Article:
I think of shrubs as the cousin of sharab. It turns out there’s a reason why: today’s shrubs (vinegared syrup with spirits, water, or carbonated water) are a variant of sharab, which means “syrup” or “wine” in Persian, Hindi, and Arabic. Shrubs may be the base for the trendy cocktail of the moment, but its history is ancient.
Etymology aside, this peach and bourbon shrub is my favorite version to make. Peaches go with bourbon like waffles go with fried chicken, like palm trees with California, like Kamran with Hooman. You get the point.
3/4 cup sugar
1 1/2 pounds peaches
3 tablespoons distilled white vinegar
6 ounces bourbon
2 ounces lemon juice
1. Bring sugar and 3/4 cup water to a boil in a saucepan. Slice peaches into medium pieces. Reserve a few pieces for serving and add remaining to pan. Reduce heat and simmer 10 minutes. Remove from heat and let sit 30 minutes. Strain syrup into a bowl; stir in vinegar. Cover and chill shrub.
2. Set out 4 ice-filled cocktail glasses. For each cocktail, shake 2 ounces shrub, 1 1/2 ounces bourbon, and half an ounce of lemon juice in an ice-filled cocktail shaker until frosty. Strain into glasses and top with reserved peaches.
This almond milk is incredibly easy to make, contains no sugar, and is absolutely delicious. I first concocted this rich refresher last year when I was trying to return to cleaner eating habits and ended up enjoying this by itself as a dessert.
With only four ingredients, this almond milk is a breeze — and much healthier than the additive laced versions you’ll find in the grocery store. Make sure you use raw almonds (instead of roasted) to achieve the right flavor.
1 cup raw almonds
5 cups filtered water, plus more for soaking
4 plump Medjool dates, pitted
1/4 teaspoon cinnamon
1. In a bowl, cover the almonds with water and let stand overnight in the refrigerator.
2. Drain and rinse the almonds; transfer to a blender. Add the dates, cinnamon, 5 cups of water and a pinch of salt to the blender and puree on high speed until very smooth, about 2 minutes. Pour the nut milk through a cheesecloth-lined fine sieve set over a bowl and let drain for 30 minutes. Using a spatula, press on the solids to extract any remaining milk; discard the solids. Transfer the nut milk to an covered container and refrigerate until chilled, about 30 minutes. Stir or shake before serving.
Part Canadian, part American, I came up with this drink when I was visiting Calgary. It’s the perfect cocktail to warm up with and as fall approaches, it’s time to break out the maple syrup and return to this citrusy recipe.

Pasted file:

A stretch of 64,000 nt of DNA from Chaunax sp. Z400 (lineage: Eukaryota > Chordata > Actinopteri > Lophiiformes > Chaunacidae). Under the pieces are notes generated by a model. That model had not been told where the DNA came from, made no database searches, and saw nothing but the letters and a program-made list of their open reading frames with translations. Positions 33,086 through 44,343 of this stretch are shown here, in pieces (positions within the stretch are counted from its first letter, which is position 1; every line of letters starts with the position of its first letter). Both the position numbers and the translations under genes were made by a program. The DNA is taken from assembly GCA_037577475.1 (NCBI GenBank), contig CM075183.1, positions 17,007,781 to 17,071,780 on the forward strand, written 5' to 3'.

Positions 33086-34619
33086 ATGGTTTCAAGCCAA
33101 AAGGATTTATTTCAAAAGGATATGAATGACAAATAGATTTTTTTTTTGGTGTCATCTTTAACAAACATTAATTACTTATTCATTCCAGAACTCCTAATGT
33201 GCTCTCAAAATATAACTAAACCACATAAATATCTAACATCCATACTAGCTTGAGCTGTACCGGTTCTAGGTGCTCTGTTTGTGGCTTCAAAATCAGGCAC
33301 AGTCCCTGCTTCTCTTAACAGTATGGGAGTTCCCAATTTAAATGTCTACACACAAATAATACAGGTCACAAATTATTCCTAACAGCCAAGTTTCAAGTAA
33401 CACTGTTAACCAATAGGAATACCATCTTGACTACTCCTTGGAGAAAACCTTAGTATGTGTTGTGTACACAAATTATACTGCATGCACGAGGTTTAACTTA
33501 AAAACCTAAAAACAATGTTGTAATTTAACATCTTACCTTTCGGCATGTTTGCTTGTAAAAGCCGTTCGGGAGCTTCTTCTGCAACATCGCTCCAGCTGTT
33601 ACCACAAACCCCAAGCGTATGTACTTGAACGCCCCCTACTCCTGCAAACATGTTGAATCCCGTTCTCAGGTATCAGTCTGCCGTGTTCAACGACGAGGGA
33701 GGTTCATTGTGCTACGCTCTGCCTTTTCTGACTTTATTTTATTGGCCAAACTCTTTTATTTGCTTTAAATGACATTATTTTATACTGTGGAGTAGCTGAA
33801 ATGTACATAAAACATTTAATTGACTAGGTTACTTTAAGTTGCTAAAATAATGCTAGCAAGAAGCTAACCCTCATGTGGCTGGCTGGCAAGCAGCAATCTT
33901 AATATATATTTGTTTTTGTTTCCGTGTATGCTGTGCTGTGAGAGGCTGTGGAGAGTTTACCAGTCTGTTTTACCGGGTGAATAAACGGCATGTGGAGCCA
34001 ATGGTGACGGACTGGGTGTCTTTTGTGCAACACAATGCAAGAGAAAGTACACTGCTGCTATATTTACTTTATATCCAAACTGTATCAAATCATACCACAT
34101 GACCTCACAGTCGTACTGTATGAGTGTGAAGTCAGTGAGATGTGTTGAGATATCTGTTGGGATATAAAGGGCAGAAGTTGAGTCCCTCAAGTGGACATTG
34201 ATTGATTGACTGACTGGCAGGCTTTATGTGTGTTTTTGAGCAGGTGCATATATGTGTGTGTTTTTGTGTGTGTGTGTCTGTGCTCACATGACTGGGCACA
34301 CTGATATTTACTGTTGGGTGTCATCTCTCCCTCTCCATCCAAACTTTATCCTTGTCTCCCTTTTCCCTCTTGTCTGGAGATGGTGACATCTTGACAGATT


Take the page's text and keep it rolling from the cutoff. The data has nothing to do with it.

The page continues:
1/2 ounce pure maple syrup
1/2 ounce fresh orange juice
1/2 ounce fresh lemon juice
1/2 orange wheel
1/2 lemon wheel
2 ounces bourbon whiskey
1 1/2 ounces seltzer
1. In a glass, combine the maple syrup with the orange juice and lemon juice. Add the orange wheel and lemon wheel and lightly muddle. Add the bourbon and stir. Fill the glass with ice and top with the seltzer.
Autumn may be in full swing, but lately I’ve been craving summer foods. One can only eat so many yams and butternut squash, right? I want melons. Watermelons, to be exact. I made this agua fresca a few times this past summer, and even though it’s cold out now, there’s really no wrong time to make this drink. It’s healthy, refreshing, and takes only minutes to blend.
1/4 cup sugar
1/3 cup lime juice
10 mint leaves
2 1/2 cups water
1. Cut off and discard the watermelon rind. Cut the watermelon into large cubes, removing any seeds.
2. Put half of the watermelon in a blender, along with half the sugar, half the lime juice, half the mint leaves, and half the water. Blend until you have a smooth puree. Transfer the puree to another container and repeat with the remaining watermelon, sugar, lime juice, mint leaves, and water.
3. Strain the puree over a pitcher, discarding the solids. Refrigerate for at least one hour before serving.
I used to hate gin. It tastes like liquid bark, and who wants to drink bark? It wasn’t until I tasted a gimlet that I learned to love the libation, and this summer, I experimented with different versions. Cucumber gimlets, albaloo (sour Persian cherry) gimlets, you name it. This Thai basil gimlet is my favorite: herbal, tart, and complementary to the strong flavor of gin.
7 large Thai basil leaves
1 3/4 ounces gin
1 ounce fresh lime juice
1/2 ounce simple syrup
1. Put 6 basil leaves in a cocktail shaker and press them with a muddler or a wooden spoon. Add the gin, lime juice and simple syrup. Fill with ice, shake vigorously and strain into a small chilled glass over ice. Garnish with the remaining basil leaf.